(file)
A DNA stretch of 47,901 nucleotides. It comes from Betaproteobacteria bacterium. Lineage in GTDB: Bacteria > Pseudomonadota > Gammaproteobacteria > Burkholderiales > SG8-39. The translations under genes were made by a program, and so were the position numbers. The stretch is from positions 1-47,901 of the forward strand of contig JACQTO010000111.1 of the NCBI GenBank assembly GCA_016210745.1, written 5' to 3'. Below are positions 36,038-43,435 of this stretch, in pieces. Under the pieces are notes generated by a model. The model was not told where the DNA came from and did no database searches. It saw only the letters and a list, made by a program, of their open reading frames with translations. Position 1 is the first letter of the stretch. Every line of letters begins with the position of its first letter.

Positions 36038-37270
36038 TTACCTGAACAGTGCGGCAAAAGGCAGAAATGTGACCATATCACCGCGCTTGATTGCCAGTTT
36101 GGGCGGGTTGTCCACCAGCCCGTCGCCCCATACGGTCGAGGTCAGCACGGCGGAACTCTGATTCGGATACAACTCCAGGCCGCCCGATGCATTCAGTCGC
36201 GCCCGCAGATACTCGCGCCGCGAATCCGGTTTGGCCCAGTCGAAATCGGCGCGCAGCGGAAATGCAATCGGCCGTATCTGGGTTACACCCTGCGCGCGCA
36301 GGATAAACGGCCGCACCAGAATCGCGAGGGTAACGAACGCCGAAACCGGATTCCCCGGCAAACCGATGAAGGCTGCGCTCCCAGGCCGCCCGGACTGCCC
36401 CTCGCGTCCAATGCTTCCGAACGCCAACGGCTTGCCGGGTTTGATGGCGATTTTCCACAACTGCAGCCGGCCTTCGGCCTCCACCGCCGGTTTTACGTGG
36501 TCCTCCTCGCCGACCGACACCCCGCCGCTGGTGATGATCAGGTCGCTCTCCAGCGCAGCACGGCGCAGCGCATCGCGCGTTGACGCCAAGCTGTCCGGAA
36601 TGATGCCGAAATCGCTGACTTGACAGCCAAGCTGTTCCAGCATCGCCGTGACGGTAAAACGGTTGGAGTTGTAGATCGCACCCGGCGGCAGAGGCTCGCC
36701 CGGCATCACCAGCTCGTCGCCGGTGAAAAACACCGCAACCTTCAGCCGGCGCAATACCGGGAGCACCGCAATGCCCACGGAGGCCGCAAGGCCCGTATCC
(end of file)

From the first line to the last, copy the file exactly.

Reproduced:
A DNA stretch of 47,901 nucleotides. It comes from Betaproteobacteria bacterium. Lineage in GTDB: Bacteria > Pseudomonadota > Gammaproteobacteria > Burkholderiales > SG8-39. The translations under genes were made by a program, and so were the position numbers. The stretch is from positions 1-47,901 of the forward strand of contig JACQTO010000111.1 of the NCBI GenBank assembly GCA_016210745.1, written 5' to 3'. Below are positions 36,038-43,435 of this stretch, in pieces. Under the pieces are notes generated by a model. The model was not told where the DNA came from and did no database searches. It saw only the letters and a list, made by a program, of their open reading frames with translations. Position 1 is the first letter of the stretch. Every line of letters begins with the position of its first letter.

Positions 36038-37270
36038 TTACCTGAACAGTGCGGCAAAAGGCAGAAATGTGACCATATCACCGCGCTTGATTGCCAGTTT
36101 GGGCGGGTTGTCCACCAGCCCGTCGCCCCATACGGTCGAGGTCAGCACGGCGGAACTCTGATTCGGATACAACTCCAGGCCGCCCGATGCATTCAGTCGC
36201 GCCCGCAGATACTCGCGCCGCGAATCCGGTTTGGCCCAGTCGAAATCGGCGCGCAGCGGAAATGCAATCGGCCGTATCTGGGTTACACCCTGCGCGCGCA
36301 GGATAAACGGCCGCACCAGAATCGCGAGGGTAACGAACGCCGAAACCGGATTCCCCGGCAAACCGATGAAGGCTGCGCTCCCAGGCCGCCCGGACTGCCC
36401 CTCGCGTCCAATGCTTCCGAACGCCAACGGCTTGCCGGGTTTGATGGCGATTTTCCACAACTGCAGCCGGCCTTCGGCCTCCACCGCCGGTTTTACGTGG
36501 TCCTCCTCGCCGACCGACACCCCGCCGCTGGTGATGATCAGGTCGCTCTCCAGCGCAGCACGGCGCAGCGCATCGCGCGTTGACGCCAAGCTGTCCGGAA
36601 TGATGCCGAAATCGCTGACTTGACAGCCAAGCTGTTCCAGCATCGCCGTGACGGTAAAACGGTTGGAGTTGTAGATCGCACCCGGCGGCAGAGGCTCGCC
36701 CGGCATCACCAGCTCGTCGCCGGTGAAAAACACCGCAACCTTCAGCCGGCGCAATACCGGGAGCACCGCAATGCCCACGGAGGCCGCAAGGCCCGTATCC